Publications by authors named "Ariel Ludwig"

5 Publications

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Drug and sexual HIV-risk behaviors among adolescents and young adults with opioid use disorder.

J Subst Abuse Treat 2021 May 19;130:108477. Epub 2021 May 19.

Friends Research Institute, Inc., 1040 Park Avenue, Suite 103, Baltimore, MD 21201, United States of America.

Opioid use disorder (OUD) among adolescents and young adults (youth) is associated with drug use and sexual HIV-related risk behaviors and opioid overdose. This mixed methods analysis assesses risk behaviors among a sample of 15-21-year-olds (N = 288) who were being treated for OUD in a residential drug treatment program in Baltimore, Maryland. Participants were enrolled in a parent study in which they received either extended-release naltrexone (XR-NTX) or Treatment as Usual (TAU), consisting of outpatient counseling with or without buprenorphine, prior to discharge. At baseline, participants were administered the HIV-Risk Assessment Battery (RAB), and clinical intake records were reviewed to determine participants' history of sexual, physical, or other abuse, as well as parental and partner substance use. A sub-sample of study participants completed semi-structured qualitative interviews (N = 35) at baseline, three-, and six-month follow-up periods. This analysis identified gender (e.g., female IRR = 1.63, CI 1.10-2.42, p = .014), the experience of dependence (e.g., previous detoxification IRR = 1.08, CI 1.01-1.15, p = .033) and withdrawal (e.g., severe withdrawal symptoms IRR = 1.41, CI 1.08-1.84, p = .012), and the role of relationships (e.g., using with partner IRR = 2.45, CI 1.15-5.22, p = .021) as influencing high-risk substance use behaviors. Similarly, high-risk sex was influenced by gender (e.g., female IRR = 1.43, CI 1.28-1.59, p < .001), and the role of relationships (e.g., using with partner IRR = 0.78, CI 0.62-0.98, p = .036). These are key targets for future prevention, treatment, and intervention.
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May 2021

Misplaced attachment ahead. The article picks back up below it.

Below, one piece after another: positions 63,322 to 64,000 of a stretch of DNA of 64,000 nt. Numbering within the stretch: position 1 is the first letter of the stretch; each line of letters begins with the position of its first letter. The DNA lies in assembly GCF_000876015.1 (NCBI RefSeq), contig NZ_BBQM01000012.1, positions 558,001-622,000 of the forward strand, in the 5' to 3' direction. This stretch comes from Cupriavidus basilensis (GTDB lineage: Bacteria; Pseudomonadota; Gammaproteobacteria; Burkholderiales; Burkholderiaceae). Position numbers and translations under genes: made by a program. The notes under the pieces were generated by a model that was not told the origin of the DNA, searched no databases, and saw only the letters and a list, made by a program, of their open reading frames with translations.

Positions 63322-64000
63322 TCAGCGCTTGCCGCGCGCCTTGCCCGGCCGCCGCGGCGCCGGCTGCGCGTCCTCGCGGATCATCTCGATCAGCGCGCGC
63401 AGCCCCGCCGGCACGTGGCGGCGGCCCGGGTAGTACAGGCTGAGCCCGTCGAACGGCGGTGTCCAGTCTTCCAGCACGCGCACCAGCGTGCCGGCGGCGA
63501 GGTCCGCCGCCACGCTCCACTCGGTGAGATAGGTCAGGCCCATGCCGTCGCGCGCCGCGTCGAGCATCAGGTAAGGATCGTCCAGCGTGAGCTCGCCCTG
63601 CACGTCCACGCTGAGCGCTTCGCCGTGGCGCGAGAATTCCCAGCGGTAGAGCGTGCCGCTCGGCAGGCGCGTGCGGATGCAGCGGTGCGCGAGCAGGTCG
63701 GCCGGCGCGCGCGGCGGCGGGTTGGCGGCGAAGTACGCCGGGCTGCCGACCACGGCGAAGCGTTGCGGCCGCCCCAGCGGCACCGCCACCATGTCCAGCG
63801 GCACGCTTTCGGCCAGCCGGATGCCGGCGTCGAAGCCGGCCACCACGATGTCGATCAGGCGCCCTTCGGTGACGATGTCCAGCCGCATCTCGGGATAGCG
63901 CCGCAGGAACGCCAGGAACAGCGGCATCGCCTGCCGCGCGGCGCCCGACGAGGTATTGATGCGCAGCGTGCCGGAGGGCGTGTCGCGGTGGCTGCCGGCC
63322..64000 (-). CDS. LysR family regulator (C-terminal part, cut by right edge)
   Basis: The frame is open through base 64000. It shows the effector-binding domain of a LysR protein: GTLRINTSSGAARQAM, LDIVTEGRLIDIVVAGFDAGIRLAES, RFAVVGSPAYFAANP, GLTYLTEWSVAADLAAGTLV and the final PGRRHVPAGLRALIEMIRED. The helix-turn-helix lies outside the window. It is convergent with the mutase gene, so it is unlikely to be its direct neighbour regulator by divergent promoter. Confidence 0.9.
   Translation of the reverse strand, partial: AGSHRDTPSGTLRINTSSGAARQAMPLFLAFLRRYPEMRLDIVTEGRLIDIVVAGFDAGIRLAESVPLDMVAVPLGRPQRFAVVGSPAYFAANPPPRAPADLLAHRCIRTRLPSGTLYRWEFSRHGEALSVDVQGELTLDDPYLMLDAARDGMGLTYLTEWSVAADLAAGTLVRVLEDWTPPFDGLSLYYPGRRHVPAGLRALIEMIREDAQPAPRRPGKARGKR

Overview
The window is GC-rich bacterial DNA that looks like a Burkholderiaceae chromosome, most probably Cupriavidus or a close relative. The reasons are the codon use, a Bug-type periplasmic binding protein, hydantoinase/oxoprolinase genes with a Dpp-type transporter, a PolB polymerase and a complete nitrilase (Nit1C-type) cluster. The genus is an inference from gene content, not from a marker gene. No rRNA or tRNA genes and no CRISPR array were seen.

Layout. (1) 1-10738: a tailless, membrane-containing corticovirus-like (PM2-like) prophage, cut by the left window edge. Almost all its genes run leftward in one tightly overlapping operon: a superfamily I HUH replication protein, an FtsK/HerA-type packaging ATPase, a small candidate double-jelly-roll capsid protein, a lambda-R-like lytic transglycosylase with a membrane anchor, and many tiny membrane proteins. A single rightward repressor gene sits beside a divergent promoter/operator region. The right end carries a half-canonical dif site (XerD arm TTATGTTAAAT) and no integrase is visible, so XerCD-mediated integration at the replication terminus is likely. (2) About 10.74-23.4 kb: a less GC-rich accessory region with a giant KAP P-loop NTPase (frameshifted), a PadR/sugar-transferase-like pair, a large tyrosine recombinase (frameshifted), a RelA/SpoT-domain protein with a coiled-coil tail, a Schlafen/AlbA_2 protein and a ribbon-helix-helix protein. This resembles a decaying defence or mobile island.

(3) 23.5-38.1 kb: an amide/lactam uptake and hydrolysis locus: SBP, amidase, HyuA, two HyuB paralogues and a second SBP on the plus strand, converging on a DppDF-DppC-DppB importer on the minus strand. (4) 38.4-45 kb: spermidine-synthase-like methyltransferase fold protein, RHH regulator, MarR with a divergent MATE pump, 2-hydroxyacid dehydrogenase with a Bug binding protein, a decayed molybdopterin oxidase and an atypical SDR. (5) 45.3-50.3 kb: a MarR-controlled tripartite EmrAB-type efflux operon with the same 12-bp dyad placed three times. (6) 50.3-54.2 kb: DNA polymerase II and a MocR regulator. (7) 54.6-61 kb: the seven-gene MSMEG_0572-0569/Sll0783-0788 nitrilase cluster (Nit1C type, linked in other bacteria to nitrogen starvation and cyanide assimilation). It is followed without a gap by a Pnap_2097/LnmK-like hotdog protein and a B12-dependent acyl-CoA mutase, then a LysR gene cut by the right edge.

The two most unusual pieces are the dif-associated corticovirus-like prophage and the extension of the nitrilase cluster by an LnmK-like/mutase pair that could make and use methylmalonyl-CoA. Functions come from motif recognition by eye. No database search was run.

Until there's nothing left: Caregiver resource provision to youth with opioid use disorders.

Subst Abus 2021 Mar 24:1-8. Epub 2021 Mar 24.

Friends Research Institute, Inc, Baltimore, Maryland, USA.

Despite the considerable literature associating certain characteristics of caregivers and family structures with risks of adolescent/young adult (youth) substance use, there has been little study of the role of caregivers in opioid use disorder (OUD) treatment outcomes. This qualitative study sought to understand and contextualize the factors that influenced the resources caregivers provided their youth after residential treatment. In order to improve understandings of the role caregivers play both during and after residential OUD treatment, 31 caregivers of youth who were in a residential substance use disorder treatment center were interviewed at baseline, three-months, and six-months following their youth's discharge. This analysis focused on the provision of caregiver resources and identified three key influences - OUD understandings and expectations, relationships with youth, and the emotional toll on caregivers. This has important implications as residential treatment success rates are relatively low among this population. These findings suggest that engagement of caregivers and families in outpatient care following residential treatment could offer an important opportunity for interventions that promote youth recovery.
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March 2021

Opioid overdose experiences in a sample of US adolescents and young adults: a thematic analysis.

Addiction 2021 04 31;116(4):865-873. Epub 2020 Aug 31.

Friends Research Institute, Baltimore, USA.

Background And Aims: Opioid overdose deaths among adolescents and young adults have risen sharply in the United States over recent decades. This study aimed to explore the nature of adolescent and young adult perspectives on overdose experiences.

Design: This study involved thematic analysis of interviews undertaken as part of a mixed-methods, randomized trial of extended release naltrexone (XR-NTX) versus treatment-as-usual (TAU) for adolescents and young adults (aged 15-21 years) with opioid use disorder (OUD).